Witnesses said hundreds of armed men and "technicals" - pickups mounted with anti-aircraft artillery or large-calibre machineguns - were camped in Buolfulay village, which straddles the Somali regions of Bay and Bakol, where the incursion reportedly took place, and the Lower Shabelle regions.
"We have sent our militiamen to the border of Bay and Bakol to avoid war with Ethiopians and their allied fighters who want to seize Baidoa," said Yusuf Muhammad Siad, self-declared governor of Lower Shabelle.
"It is a national responsibility to help compatriots under siege by foreigners or those supporting the outsiders," he said. "Ethiopia is behind the looming hostilities in Baidoa."
Baidoa is the capital of Bay and Bakol, and on Tuesday a group of Somali lawmakers said villagers in the region had reported the presence of a large number of armed men backed by about 500 Ethiopian troops.
The legislators also accused Ethiopia of violating a 13-year-old UN arms embargo on Somalia by supplying weapons to various militia.
The charges were immediately denied by Ethiopian officials, but in statements issued here and in Nairobi, the 83 legislators insisted that Ethiopia was attempting to help an ousted Somali warlord retake control of Baidoa.
Siad said there were fears in the region that fighters loyal to Hassan Muhammad Nur "Shatigudud" might move beyond Baidoa into neighbouring areas if they were successful in mounting an attack on the city.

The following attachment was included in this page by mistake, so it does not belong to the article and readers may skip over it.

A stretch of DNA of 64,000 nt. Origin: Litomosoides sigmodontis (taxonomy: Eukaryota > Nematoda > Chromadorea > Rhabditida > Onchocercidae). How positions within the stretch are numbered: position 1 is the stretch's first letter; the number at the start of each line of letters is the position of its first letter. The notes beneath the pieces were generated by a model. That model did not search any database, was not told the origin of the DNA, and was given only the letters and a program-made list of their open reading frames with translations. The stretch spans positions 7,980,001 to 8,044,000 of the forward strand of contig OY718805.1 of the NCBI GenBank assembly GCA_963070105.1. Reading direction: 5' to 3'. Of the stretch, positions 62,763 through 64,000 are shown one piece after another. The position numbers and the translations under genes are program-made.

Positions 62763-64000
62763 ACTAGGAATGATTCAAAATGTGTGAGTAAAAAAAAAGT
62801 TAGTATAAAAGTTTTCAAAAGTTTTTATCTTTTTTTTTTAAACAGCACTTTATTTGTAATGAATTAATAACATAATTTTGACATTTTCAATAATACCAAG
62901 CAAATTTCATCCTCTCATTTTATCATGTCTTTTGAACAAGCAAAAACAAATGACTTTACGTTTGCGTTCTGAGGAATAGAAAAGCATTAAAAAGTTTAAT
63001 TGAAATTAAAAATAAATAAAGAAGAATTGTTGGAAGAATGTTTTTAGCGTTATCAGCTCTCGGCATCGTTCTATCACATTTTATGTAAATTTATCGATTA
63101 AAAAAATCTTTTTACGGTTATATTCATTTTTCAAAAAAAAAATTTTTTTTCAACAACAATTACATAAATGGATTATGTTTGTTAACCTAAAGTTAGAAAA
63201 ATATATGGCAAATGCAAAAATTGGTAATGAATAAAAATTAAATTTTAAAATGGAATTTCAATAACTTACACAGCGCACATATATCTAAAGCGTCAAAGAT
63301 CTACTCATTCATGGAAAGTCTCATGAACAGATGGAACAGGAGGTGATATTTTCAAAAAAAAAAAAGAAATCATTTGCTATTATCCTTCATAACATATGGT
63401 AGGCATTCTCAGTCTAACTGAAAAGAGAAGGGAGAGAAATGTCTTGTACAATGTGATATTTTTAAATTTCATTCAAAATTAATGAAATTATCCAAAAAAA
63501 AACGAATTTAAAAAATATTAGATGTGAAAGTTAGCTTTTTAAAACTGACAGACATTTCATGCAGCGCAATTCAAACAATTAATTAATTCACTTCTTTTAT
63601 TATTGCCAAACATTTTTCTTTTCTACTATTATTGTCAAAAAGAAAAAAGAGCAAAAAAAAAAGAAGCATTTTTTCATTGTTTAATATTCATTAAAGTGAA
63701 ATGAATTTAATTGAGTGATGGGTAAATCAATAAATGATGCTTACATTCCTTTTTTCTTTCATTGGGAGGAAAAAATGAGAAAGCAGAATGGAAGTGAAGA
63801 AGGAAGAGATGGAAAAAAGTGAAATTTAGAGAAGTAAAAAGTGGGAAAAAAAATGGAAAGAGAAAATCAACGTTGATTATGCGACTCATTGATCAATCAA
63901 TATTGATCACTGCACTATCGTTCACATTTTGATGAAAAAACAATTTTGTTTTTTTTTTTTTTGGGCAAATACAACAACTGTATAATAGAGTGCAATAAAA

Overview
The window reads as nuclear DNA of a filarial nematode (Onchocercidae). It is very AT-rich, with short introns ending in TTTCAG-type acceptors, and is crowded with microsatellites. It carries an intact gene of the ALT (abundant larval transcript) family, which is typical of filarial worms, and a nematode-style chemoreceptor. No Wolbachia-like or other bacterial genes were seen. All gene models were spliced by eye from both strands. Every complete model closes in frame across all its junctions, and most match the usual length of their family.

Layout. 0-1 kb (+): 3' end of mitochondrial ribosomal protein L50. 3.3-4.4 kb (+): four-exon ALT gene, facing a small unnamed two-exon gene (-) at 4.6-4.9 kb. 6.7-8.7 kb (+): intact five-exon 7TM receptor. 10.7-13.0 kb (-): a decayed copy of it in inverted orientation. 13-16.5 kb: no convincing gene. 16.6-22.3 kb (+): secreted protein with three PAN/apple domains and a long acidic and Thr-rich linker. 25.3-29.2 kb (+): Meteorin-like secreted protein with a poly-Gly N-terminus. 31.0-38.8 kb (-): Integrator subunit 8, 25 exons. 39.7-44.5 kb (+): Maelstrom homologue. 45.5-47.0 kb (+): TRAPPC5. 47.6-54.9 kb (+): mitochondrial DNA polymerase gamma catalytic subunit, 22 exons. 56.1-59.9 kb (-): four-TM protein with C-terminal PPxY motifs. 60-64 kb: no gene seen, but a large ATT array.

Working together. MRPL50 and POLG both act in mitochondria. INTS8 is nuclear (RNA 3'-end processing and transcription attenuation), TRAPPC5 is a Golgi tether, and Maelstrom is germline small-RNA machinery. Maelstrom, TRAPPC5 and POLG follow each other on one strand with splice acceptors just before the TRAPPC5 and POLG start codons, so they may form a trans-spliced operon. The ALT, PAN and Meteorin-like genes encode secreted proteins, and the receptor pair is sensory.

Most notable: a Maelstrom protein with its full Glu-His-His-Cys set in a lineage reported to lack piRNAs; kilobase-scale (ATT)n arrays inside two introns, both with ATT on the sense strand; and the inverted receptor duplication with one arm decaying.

"If they capture Baidoa, those fighters may advance to the neighbouring regions," he said.
Siad and other Somali officials said the reinforcements were aimed at backing the leader of the Rahanwein Resistance Army, Muhammad Ibrahim Habsade, who ousted Shatigudud from control of Baidoa earlier this year.
Fearing imminent violence, about 50 families left Baidoa for Mogadishu on Wednesday, witnesses said, and Habsade vowed to defend the city from attack.
"Our forces are in full readiness for the defence of Baidoa," he said from his stronghold.
The town, 250km from Mogadishu in southern Somalia and about 150km from the Ethiopian border, was the scene of clashes between forces loyal to Shatigudud and Habsade in March.
"The news about weapons brought from Ethiopia is simply lies"
Aden Mohamed Nu "Madobe,
Somali Justice Minister
The fighting revolved around a bitter dispute over where the Somali transitional government should move when it eventually relocates from exile in Kenya.
However, Somali Justice Minister Aden Mohamed Nu "Madobe", named as an alleged recipient of the Ethiopian weapons, rejected the claims as he headed to the tension-hit town to mediate peace.
"The news about weapons brought from Ethiopia is simply lies," he said.
Somalia has been in chaos without any functioning central authority since the fall of Muhammad Siad Barre in 1991 turned the nation into a patchwork of fiefdoms ruled by warlords.
Ethiopia is regarded with deep suspicion by many in Somalia because of its past support for Somali factions opposed to a new government, and many in the lawless nation have vehemently protested the inclusion of Ethiopian troops in a proposed regional peacekeeping mission.